Two weeks ago, the Washington Post reported that the US Army had just released its “first ever climate strategy.” Generals and other strategists have argued for years that climate change will act as a “threat multiplier,” worsening violent conflict within and between countries, and the Pentagon, National Security Council, and CIA detailed the latest implications in a series of reports last October.
Now, we’re told, the Pentagon is serious about reducing its own substantial carbon footprint — which, the Post explains, makes up 56 percent of the federal government’s emissions and 52 percent of its electricity use. How serious? Their “ambitious goals” include:
Carbon-free electricity for installations by 2030. Net zero emissions from Army installations by 2045. An increasingly electrified vehicle fleet, including developing electric tactical vehicles — the ones that actually drive out into combat — by 2050. Microgrid installations on all Army posts by 2035, paving the way for increased renewable energy. Thinking more about climate issues when making decisions about how the Army manages its vast land holdings.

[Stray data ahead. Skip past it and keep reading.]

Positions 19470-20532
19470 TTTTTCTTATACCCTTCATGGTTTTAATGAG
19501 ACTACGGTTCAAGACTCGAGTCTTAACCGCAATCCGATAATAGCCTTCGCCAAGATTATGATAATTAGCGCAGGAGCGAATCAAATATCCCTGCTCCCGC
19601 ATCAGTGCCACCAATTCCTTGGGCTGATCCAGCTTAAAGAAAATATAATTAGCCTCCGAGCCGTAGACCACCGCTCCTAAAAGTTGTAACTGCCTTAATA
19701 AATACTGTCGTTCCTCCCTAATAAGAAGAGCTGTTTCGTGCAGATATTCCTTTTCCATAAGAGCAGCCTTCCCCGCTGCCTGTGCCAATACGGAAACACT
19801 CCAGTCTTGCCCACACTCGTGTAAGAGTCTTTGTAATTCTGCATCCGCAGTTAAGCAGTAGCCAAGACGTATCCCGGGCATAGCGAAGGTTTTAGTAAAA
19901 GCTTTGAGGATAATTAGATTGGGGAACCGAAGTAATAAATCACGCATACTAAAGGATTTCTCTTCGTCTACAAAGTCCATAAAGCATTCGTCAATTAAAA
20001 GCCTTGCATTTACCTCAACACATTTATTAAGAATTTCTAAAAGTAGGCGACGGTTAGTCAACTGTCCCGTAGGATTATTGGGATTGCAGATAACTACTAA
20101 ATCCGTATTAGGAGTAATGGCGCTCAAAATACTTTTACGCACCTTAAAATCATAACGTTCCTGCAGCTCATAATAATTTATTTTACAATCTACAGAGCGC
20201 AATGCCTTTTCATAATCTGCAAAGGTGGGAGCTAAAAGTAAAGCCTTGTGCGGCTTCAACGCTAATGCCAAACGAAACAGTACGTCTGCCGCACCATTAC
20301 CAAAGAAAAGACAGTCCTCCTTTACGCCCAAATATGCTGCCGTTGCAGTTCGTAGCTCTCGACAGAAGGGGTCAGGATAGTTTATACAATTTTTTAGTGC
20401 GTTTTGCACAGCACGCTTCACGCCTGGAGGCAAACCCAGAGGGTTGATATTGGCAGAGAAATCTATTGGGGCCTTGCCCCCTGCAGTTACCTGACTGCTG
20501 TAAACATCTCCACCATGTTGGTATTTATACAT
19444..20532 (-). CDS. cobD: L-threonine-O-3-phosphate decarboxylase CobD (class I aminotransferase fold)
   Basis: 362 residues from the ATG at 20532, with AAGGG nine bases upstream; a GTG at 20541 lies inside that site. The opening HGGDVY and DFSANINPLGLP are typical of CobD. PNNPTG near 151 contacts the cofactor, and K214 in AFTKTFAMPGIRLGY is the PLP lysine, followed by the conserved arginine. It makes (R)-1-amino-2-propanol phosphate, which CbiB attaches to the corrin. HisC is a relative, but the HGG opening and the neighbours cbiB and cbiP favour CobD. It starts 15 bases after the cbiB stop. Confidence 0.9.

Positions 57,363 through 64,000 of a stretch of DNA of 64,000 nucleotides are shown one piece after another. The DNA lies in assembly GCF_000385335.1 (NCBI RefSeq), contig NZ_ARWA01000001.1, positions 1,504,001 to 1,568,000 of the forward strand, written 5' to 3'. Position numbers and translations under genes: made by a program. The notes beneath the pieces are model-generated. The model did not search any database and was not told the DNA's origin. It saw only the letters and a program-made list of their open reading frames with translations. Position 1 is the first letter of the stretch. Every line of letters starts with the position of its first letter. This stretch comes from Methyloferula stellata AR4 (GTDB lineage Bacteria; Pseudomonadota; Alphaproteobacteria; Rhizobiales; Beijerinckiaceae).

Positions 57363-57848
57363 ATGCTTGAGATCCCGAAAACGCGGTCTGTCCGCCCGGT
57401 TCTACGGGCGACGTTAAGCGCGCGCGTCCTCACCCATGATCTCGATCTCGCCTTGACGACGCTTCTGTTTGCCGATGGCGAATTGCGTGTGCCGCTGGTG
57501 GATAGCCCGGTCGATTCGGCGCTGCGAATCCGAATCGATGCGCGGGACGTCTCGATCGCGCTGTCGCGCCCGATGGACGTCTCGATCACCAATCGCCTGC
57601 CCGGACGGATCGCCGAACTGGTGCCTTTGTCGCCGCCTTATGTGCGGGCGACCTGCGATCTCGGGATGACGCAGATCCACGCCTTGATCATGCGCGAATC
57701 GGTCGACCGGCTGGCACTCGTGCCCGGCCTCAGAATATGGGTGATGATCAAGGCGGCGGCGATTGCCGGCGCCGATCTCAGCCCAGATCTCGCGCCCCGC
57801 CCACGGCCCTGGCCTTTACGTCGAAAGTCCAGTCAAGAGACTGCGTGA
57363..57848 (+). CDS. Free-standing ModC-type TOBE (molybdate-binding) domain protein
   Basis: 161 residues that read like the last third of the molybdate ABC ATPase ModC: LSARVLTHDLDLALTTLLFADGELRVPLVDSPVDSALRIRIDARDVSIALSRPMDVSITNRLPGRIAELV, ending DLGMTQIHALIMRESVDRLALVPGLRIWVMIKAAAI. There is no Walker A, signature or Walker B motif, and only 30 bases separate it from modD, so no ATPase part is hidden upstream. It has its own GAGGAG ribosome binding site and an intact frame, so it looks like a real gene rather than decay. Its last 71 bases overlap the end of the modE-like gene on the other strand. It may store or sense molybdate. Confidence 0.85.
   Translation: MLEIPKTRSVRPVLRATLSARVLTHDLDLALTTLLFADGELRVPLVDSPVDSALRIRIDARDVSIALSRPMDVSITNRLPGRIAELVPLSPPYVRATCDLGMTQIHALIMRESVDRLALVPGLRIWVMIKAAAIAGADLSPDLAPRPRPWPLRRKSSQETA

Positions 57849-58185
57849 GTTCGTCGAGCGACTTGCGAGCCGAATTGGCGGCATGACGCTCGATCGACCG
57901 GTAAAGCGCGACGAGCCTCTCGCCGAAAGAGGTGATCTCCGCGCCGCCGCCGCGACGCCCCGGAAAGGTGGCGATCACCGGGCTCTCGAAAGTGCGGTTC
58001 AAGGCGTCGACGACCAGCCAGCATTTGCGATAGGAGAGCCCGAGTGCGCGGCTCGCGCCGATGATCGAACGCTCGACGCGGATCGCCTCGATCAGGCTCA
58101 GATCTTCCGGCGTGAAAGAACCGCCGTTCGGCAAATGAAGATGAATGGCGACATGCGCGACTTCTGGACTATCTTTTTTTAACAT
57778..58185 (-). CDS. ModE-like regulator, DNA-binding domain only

Left out of the Post article and US Army press release is a key bit of context: the global scale of the US Army’s current carbon footprint. According to political scientist Neta Crawford, codirector of Brown University’s Costs of War project, the Department of Defense is the world’s largest institutional user of petroleum and its single largest institutional producer of greenhouse gases. The Pentagon produces more emissions than entire developed countries such as Sweden, Denmark, and Portugal. For the last forty years, its entire military strategy was premised on protecting access to Persian Gulf oil — as in so many other cases, helping to create the enemy it now fights.
There’s another bit of context absent from the Post story. It is well known that parties to the 1997 Kyoto Protocol bent over backward to accommodate US preferences. The key questions were: Would the United States commit to binding emissions targets? And would “key developing countries” such as India, China, and Mexico make their own pledges? In a 95-0 vote just months before countries met in Kyoto to sign the agreements, the US Senate (in the form of the bipartisan Byrd-Hagel resolution) provided an answer: the United States would agree to binding limits only if China and India also made pledges, and it wouldn’t sign any agreement that might harm the US economy.